Date of Award

2019

Document Type

Thesis

Degree Name

Master of Arts (MA)

Department

Art Business

First Advisor

Eric Wolf

Second Advisor

Morgan Falconer

Abstract

Land art is known to exist in remote locations, are immense in scale, are site specific and are incredibly costly to create. All of these traits make Land artworks inherently resistant to conservation and the secondary market.

If these artworks do not present an obvious investment opportunity, how then can an art movement like Land art even exist? What is its role in a capitalist driven society, if it cannot perform as a financial asset? Where then does the value in Land art lie?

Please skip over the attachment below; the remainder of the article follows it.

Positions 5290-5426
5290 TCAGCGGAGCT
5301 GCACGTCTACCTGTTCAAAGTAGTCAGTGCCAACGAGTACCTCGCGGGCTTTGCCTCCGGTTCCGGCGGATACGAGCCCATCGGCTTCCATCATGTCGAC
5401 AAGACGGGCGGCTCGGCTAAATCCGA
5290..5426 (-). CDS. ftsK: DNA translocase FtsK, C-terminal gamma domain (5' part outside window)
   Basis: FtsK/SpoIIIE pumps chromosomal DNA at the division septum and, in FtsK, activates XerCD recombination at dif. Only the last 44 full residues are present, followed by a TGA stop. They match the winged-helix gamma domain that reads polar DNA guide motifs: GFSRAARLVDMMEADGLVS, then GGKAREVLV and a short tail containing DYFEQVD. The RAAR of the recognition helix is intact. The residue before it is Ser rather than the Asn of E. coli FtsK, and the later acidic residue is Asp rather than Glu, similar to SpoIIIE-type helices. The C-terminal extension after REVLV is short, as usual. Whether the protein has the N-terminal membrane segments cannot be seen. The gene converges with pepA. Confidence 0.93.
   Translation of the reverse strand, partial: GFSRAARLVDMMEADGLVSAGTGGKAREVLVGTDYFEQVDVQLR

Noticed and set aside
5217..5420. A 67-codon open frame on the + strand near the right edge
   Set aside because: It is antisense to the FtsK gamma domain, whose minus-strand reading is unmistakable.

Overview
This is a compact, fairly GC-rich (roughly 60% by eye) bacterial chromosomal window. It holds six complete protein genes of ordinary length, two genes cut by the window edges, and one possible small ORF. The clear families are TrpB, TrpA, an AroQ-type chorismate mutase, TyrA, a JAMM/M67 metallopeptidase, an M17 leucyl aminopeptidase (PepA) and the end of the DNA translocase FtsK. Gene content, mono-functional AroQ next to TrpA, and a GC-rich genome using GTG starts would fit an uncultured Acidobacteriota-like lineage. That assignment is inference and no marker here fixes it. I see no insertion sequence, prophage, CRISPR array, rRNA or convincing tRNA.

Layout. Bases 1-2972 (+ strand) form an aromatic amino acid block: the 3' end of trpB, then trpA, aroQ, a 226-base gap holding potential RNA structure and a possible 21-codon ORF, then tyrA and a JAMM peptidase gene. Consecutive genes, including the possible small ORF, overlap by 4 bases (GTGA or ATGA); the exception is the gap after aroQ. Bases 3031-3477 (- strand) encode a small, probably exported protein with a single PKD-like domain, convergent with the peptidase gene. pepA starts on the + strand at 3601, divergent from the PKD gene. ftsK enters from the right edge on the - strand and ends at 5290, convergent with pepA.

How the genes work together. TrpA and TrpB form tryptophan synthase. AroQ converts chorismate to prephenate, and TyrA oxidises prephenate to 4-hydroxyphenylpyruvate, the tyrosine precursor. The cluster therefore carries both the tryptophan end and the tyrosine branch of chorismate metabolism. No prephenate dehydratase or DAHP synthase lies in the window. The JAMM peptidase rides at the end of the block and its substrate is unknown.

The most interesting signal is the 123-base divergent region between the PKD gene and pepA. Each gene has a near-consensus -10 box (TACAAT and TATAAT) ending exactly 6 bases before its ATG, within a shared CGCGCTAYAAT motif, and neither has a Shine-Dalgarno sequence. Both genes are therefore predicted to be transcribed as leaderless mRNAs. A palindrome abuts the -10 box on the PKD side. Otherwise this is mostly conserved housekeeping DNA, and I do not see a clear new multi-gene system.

This paper will attempt to explore the cultural effects on the movement, the subsequent methodologies developed by a handful of artists, and the pursuit of financing which does not conflict with their artistic intentions.

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